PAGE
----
Staunton, June 13 – After the explosion of Soviet patriotism during World War II, Moscow downplayed the ideological meme of proletarian internationalism in favor of a new one, “the friendship of the peoples,” which was less about class and less about the ties between the peoples within the USSR with those outside.
After the disintegration of the USSR, that term too went into eclipse, with few talking about it except making derogatory references or jokes about the Soviet practice of asserting something that did not in fact exist, at least to anything like the degree that communist ideologists insisted.
Indeed, one joke quite current at the end of Soviet times involved a question for Radio Armenia. “What is friendship of the peoples?” the station was asked. It replied that “that’s when a Russian, a Ukrainian and a Belarusian get together and beat up a member of some other minority nationality, sometimes a Jew, sometimes a Central Asian or Caucasian.”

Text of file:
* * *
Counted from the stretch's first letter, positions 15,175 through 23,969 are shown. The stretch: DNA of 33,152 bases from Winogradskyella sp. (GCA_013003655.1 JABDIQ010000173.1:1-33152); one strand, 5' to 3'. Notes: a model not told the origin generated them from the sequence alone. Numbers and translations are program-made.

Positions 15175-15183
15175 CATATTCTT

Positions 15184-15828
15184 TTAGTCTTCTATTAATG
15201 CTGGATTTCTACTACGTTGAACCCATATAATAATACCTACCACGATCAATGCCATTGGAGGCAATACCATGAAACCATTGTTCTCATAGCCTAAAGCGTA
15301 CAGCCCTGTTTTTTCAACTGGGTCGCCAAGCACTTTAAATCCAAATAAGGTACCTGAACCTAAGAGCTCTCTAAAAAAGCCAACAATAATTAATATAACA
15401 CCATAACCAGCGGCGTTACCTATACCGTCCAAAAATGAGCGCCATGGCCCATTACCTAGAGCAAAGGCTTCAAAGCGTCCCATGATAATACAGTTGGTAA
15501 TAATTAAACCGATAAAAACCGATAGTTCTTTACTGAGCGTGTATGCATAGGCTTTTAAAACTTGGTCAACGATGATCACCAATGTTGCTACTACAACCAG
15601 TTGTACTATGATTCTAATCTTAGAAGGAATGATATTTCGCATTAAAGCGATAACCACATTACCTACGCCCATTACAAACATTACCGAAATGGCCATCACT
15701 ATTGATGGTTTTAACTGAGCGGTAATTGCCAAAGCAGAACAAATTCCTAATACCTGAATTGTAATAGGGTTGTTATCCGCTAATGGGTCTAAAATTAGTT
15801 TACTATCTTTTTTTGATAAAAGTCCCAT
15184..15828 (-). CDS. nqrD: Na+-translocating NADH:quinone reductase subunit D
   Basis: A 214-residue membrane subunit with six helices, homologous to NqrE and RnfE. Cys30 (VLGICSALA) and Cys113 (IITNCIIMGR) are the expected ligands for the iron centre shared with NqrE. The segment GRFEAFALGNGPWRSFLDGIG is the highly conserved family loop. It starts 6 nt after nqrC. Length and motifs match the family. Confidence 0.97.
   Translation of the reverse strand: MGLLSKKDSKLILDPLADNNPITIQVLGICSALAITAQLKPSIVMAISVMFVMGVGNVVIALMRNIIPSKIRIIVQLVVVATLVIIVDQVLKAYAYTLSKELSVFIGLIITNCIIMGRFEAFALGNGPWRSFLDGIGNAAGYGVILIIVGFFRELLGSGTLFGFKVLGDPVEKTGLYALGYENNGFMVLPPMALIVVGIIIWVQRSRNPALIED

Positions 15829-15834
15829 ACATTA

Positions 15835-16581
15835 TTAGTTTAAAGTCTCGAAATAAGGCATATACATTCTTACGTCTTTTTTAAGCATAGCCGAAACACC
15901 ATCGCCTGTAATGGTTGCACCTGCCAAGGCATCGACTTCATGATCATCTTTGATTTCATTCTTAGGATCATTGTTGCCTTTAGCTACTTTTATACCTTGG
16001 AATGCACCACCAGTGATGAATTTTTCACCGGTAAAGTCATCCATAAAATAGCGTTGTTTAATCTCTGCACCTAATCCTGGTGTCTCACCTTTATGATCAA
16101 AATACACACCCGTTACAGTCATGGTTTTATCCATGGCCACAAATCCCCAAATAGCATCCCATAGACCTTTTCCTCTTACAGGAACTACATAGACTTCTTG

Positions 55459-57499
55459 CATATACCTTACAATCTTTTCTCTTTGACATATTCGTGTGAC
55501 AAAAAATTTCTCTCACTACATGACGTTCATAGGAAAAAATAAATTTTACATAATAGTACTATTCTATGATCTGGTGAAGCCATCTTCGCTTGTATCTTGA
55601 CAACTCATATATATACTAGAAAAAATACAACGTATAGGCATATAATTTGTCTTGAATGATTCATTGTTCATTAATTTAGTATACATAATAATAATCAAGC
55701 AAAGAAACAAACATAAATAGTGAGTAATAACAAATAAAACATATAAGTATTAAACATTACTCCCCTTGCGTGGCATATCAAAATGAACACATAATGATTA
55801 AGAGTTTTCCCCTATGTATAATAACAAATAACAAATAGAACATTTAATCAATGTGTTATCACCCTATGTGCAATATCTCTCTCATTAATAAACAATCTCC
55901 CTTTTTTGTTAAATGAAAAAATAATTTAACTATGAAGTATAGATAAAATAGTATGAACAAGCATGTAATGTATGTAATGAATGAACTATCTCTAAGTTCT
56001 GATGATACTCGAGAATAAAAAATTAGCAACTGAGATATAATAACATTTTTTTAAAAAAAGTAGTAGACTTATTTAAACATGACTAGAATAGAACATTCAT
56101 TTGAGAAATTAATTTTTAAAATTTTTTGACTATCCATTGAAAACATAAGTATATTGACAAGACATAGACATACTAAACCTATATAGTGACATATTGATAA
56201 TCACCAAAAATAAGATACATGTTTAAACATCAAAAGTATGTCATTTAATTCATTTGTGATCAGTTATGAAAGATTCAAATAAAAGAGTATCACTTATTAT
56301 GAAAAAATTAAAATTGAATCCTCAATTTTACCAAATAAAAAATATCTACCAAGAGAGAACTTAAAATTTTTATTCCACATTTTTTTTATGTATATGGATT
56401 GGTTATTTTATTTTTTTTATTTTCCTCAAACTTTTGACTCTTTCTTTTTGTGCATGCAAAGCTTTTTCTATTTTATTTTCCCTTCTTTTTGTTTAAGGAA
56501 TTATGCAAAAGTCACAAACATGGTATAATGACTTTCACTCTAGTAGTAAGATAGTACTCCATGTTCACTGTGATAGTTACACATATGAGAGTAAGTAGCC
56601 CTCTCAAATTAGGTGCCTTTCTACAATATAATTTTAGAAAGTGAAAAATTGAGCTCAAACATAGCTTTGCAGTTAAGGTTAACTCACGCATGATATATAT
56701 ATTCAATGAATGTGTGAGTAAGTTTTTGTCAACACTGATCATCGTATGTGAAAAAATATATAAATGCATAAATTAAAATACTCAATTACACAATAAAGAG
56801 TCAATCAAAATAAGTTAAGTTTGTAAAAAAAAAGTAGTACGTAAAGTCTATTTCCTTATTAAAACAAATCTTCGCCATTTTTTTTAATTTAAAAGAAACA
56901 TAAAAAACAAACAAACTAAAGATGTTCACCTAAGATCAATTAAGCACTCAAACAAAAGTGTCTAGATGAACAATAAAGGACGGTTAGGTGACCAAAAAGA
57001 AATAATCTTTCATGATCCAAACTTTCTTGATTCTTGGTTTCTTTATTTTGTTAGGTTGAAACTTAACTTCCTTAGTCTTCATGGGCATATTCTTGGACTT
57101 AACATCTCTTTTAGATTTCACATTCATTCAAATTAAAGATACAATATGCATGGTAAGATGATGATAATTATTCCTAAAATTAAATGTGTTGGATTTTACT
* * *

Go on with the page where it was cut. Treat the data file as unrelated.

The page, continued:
But as with so many other Soviet themes, this notion has begun to make a comeback in the last few years. In 2014, a Tver activist organized a parade devoted to the friendship of the peoples. By 2016, the practice had been picked up by others and spread to 11 regions (nazaccent.ru/content/27457-parad-druzhby-narodov-rossii-proshel-po.html).
Last year, the number of “friendship of the peoples” parades reached 34; but this year on Russia’s national day, there were only 17 of these, 11 in non-Russian republics and six in predominantly Russian oblasts and krays.
Vyacheslav Tikhonov, the man behind the idea of reviving this practice, provides no explanations for this drawdown. But it represents at least as much as most public opinion polls a shift in public opinion in Russia – and on an issue far more sensitive and even dangerous than most surveys try to tap into.